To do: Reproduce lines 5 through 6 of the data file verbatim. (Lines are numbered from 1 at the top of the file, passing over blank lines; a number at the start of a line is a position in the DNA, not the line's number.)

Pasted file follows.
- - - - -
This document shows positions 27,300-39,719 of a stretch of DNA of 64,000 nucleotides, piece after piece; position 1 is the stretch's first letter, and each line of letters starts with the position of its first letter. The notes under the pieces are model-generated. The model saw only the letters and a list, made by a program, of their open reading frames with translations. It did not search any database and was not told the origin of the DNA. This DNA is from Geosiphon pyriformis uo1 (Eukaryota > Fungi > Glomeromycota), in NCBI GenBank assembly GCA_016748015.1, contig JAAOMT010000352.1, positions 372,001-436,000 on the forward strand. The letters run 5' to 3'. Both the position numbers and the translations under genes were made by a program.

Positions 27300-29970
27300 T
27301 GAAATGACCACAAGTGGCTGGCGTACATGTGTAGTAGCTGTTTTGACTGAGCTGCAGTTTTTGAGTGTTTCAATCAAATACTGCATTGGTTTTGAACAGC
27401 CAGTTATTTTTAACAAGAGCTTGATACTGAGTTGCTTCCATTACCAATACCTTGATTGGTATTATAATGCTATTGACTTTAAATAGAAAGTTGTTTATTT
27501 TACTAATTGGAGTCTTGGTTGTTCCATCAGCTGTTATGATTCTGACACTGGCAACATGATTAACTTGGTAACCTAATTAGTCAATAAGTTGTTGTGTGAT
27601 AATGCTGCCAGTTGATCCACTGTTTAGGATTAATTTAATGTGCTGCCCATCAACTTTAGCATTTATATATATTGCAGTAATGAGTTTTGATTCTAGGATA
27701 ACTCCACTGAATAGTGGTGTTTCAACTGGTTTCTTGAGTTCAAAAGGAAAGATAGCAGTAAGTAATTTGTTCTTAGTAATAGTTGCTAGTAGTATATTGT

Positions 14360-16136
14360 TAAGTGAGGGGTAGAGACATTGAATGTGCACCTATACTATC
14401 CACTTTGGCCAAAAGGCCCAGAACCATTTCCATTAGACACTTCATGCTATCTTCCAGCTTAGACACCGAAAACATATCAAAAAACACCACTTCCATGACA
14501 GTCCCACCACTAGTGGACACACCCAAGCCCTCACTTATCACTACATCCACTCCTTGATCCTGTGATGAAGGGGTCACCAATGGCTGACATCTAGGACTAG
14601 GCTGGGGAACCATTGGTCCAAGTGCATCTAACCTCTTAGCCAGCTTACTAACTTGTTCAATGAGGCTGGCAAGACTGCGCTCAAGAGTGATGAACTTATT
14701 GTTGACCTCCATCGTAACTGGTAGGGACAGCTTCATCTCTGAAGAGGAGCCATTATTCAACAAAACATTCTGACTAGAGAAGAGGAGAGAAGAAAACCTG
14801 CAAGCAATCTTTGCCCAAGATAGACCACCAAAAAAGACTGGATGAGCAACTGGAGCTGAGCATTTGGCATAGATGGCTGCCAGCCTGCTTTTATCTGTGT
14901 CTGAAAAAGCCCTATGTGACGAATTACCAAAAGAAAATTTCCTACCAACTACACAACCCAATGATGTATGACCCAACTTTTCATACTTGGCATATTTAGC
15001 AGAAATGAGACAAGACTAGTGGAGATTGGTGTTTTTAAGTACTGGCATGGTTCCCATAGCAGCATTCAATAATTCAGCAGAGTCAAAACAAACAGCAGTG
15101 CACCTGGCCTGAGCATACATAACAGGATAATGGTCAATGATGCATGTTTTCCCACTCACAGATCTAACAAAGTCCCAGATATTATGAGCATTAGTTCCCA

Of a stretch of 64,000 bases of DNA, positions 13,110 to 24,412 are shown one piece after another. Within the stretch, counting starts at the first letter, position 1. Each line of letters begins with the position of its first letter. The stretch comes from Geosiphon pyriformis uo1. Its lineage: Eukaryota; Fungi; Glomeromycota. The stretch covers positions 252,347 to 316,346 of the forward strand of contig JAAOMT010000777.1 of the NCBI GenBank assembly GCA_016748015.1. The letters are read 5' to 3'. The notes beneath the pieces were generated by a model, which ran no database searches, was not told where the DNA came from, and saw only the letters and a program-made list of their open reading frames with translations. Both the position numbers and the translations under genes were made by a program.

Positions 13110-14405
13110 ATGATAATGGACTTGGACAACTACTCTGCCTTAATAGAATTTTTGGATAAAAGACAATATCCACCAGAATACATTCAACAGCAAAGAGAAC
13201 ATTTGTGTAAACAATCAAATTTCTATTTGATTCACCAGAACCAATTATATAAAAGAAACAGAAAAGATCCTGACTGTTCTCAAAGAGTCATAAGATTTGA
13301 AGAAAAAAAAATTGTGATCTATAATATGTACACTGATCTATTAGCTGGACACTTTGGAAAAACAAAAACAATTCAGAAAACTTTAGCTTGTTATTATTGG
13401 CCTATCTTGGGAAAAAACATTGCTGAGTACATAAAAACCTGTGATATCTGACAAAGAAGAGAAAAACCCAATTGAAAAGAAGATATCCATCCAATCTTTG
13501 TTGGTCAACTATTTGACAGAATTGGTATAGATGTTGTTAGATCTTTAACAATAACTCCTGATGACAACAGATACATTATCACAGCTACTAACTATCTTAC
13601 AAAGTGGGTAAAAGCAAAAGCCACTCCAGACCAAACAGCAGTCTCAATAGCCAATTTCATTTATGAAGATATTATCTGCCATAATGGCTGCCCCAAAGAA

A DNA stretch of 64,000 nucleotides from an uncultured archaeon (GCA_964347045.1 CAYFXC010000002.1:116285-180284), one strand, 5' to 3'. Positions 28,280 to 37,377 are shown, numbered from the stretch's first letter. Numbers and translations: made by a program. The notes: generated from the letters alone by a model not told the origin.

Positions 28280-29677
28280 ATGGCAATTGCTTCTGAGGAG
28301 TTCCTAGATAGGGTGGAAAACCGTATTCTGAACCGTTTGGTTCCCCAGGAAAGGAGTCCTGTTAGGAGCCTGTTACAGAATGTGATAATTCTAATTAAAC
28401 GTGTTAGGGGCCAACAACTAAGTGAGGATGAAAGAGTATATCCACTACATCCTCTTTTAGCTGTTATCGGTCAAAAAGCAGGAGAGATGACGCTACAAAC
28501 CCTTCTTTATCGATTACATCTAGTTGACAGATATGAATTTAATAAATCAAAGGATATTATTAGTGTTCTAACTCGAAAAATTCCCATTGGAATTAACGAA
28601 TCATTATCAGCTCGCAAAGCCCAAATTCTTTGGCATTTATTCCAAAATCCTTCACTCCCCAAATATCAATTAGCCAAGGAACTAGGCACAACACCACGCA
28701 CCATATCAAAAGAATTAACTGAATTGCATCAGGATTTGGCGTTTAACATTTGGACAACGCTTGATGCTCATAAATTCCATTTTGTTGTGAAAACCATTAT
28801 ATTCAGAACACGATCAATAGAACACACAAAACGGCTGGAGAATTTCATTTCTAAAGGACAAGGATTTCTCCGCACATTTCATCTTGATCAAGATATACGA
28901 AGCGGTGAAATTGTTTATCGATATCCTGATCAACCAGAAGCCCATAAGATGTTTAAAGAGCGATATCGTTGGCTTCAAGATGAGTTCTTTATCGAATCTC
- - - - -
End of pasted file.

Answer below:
27401 CAGTTATTTTTAACAAGAGCTTGATACTGAGTTGCTTCCATTACCAATACCTTGATTGGTATTATAATGCTATTGACTTTAAATAGAAAGTTGTTTATTT
27501 TACTAATTGGAGTCTTGGTTGTTCCATCAGCTGTTATGATTCTGACACTGGCAACATGATTAACTTGGTAACCTAATTAGTCAATAAGTTGTTGTGTGAT